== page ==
Margaret Ann Bulkley (James Barry)

c. 1789-1799 – 25 July 1865

Military Surgeon 

James Miranda Stuart Barry (born Margaret Ann Bulkley), was a military surgeon in the British Army. After graduation from the University of Edinburgh Medical School, Barry served in India and Cape Town, South Africa. By the end of her career, she had risen to the rank of Inspector General in charge of military hospitals. In her travels she not only improved conditions for wounded soldiers, but also the conditions of the native inhabitants. Among her accomplishments was the first caesarean section in Africa by a British surgeon in which both the mother and child survived the operation.

Although Barry lived her adult life as a man, at birth she was a female and named Margaret Ann Bulkley, and that she chose to live as a man so that she might be accepted as a university student and able to pursue a career as a surgeon.

Evidence collected by Hercules Michael du Preez indicates that Barry was born Margaret Ann Bulkley in Ireland in 1789, the second child of Jeremiah and Mary-Ann Bulkley. Family financial mismanagement left Mary-Ann and Margaret Bulkley without the support of either Jeremiah Bulkley (in prison) or their son John (married). Letters during this time of financial hardship refer to a conspiracy between Mrs. Bulkley and some of her brother's influential, liberal-minded friends to get the teenage Margaret into medical school. A financial record from the family solicitor indicates that Mary-Ann and Margaret Bulkley travelled to Edinburgh by sea at the end of November 1809. 

Following his arrival in Edinburgh, Barry began studies at the University of Edinburgh Medical School as a 'literary and medical student'. He qualified with an MD in 1812, then moved back to London. On 2 July 1813, Barry successfully took the examination for the Royal College of Surgeons of England, subsequently qualifying as a Regimental Assistant.

Barry was commissioned as a Hospital Assistant with the British Army on 6 July 1813, taking up posts in Chelsea and then the Royal Military Hospital in Plymouth, where he was promoted to Assistant Staff Surgeon. He might have served in the Battle of Waterloo (18 June 1815). After that he served in India and then in South Africa. He arrived in Cape Town between 1815 and 1817.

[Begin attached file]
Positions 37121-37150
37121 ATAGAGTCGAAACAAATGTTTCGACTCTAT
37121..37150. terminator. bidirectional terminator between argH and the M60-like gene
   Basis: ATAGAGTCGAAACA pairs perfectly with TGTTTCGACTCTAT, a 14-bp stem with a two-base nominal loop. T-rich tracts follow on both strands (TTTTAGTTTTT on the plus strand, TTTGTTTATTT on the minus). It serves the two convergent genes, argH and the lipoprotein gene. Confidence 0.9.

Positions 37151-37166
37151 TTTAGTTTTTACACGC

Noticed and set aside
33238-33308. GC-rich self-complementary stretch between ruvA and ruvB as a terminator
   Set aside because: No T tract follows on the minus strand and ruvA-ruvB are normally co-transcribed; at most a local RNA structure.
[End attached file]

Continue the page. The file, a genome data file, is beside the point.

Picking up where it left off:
In a couple of weeks he became the Medical Inspector for the colony. During his stay, he arranged for a better water system for Cape Town and performed one of the first known successful Caesarean sections - the boy was christened James Barry Munnik. He also gained enemies by criticizing local handling of medical matters. He left Cape Town in 1828.

Barry's next postings included Mauritius in 1828, Trinidad and Tobago, and the island of Saint Helena. In Saint Helena he got into trouble for leaving for England unannounced. Later he served in Malta, Corfu, the Crimea, Jamaica, and in 1831 Canada.

By this time he had reached the rank of Inspector General, H.M. Army Hospitals. However, during his next posting in Saint Helena, he got into trouble with the internal politics of the island, was arrested and sent home, and demoted to Staff Surgeon. His next posting was the West Indies in 1838.

In the West Indies Barry concentrated on medicine, management and improving the conditions of the troops. He was promoted to Principal Medical Officer. In 1845, Barry contracted yellow fever and left for England for sick leave in October.

Barry was posted to Malta on 2 November 1846. Within a month of his arrival he took a seat in the local church that was reserved for the clergy and was severely reprimanded. During his stay he had to deal with a threat of a cholera epidemic, which eventually broke out in 1850. He left Malta for Corfu in 1851 with the rank of Deputy Inspector-General of Hospitals. He left Corfu in 1857 for Canada as an Inspector-General of Hospitals. In that position, he fought for better food, sanitation and proper medical care for prisoners and lepers, as well as soldiers and their families.

James Barry retired in 1864 — reputedly against his wishes — and returned to England. He died from dysentery on 25 July 1865. 

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